Verizon and Yahoo Brace for Layoffs
There are a lot of mergers in the air. As Fox is trying to make good on its offer to buy Britain’s Sky TV network, Verizon is in the process of trying to collect Yahoo. And it looks like Verizon is a lot closer to making this happen than they were after shareholders approved a revised buyout agreement that would send Yahoo’s core assets over to Verizon’s keeping.
When the acquisition is approved, market watchers say the next step for Verizon will be to merge Yahoo and AOL into a single digital company, changing the name to Oath. When that happens, Verizon has already said it would eliminate up to 2,100 jobs, which amounts to about 15 percent of the combined workforce. One of the first to go after the buyout will be current Yahoo CEO Marissa Mayer, who is expected to walk away with about $186 million from stock and another $3 million in severance.
AOL CEO Tim Armstrong will helm Oath into the future, though he begins his tenure facing fallout from negative PR related to the layoffs, which are expected to begin immediately.
The idea, then, is for Oath to take its digital operations global, competing with both domestic and international interests across the world. First, though, Verizon will have a bit of a mess to clean up. Yahoo has been hamstrung for months now after a major security problem was announced this past February. Accounts representing more than one billion users were compromised in the security breach, leading to major issues across the board at Yahoo.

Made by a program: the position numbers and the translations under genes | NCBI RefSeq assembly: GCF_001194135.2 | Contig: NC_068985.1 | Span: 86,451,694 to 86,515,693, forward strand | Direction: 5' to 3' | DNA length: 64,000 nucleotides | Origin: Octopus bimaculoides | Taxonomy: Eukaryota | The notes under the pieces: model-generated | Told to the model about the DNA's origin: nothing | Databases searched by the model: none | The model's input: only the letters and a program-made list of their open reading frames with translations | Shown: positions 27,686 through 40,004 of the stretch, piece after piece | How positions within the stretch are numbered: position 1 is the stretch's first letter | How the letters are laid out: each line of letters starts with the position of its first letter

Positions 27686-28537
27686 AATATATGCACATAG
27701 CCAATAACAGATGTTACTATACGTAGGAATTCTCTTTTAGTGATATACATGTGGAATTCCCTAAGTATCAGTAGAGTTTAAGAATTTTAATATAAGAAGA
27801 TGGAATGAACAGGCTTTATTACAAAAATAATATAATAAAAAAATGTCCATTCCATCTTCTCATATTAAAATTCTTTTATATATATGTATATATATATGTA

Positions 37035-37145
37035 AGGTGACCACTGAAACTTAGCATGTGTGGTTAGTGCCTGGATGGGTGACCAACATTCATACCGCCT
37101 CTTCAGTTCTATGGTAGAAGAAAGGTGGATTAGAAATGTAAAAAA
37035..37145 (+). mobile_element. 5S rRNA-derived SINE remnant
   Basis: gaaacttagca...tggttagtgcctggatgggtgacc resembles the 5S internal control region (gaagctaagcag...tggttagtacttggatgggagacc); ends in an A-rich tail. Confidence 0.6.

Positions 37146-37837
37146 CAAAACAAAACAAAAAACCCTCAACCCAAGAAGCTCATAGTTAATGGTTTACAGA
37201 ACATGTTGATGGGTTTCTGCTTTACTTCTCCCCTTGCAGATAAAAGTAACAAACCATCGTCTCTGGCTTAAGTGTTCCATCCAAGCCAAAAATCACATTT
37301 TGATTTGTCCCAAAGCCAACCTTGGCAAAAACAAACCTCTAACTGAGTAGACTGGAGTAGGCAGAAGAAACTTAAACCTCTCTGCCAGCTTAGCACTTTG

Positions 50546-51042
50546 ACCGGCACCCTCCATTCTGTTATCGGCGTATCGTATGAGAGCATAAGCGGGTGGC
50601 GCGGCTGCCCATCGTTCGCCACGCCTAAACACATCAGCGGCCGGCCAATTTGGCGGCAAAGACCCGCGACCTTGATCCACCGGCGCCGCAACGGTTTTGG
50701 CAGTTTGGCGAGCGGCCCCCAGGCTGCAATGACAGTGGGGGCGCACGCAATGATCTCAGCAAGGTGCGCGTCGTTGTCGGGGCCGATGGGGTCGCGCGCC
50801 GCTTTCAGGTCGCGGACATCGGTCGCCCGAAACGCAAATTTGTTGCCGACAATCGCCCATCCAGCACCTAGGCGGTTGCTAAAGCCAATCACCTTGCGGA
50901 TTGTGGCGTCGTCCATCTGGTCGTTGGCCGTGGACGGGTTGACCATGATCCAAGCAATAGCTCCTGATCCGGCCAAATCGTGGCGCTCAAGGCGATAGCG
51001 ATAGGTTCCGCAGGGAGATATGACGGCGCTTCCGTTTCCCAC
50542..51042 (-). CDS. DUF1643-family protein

Public sentiment was not kind to the company that was already flailing, trying to keep pace with other internet entities that had long since passed them by. Between the business struggles, the scandal and the subsequent PR mess, Verizon was obliged to lower its deal price by about $350 million just to get it done.
So, even when the deal is done, it looks like it will be rough sledding for at least a few months as Oath tries to get off the ground. Between the hacking scandal and the layoffs, it will likely be a rocky summer and fall for Oath. But if Armstrong can get the ship righted and keep the company moving in the right direction, it’s possible they will come out of this with a much better outlook than Yahoo faced since February.
Of course, even if they do get everything moving in the right direction, there’s still some major competition out there they have to catch, both at home and abroad.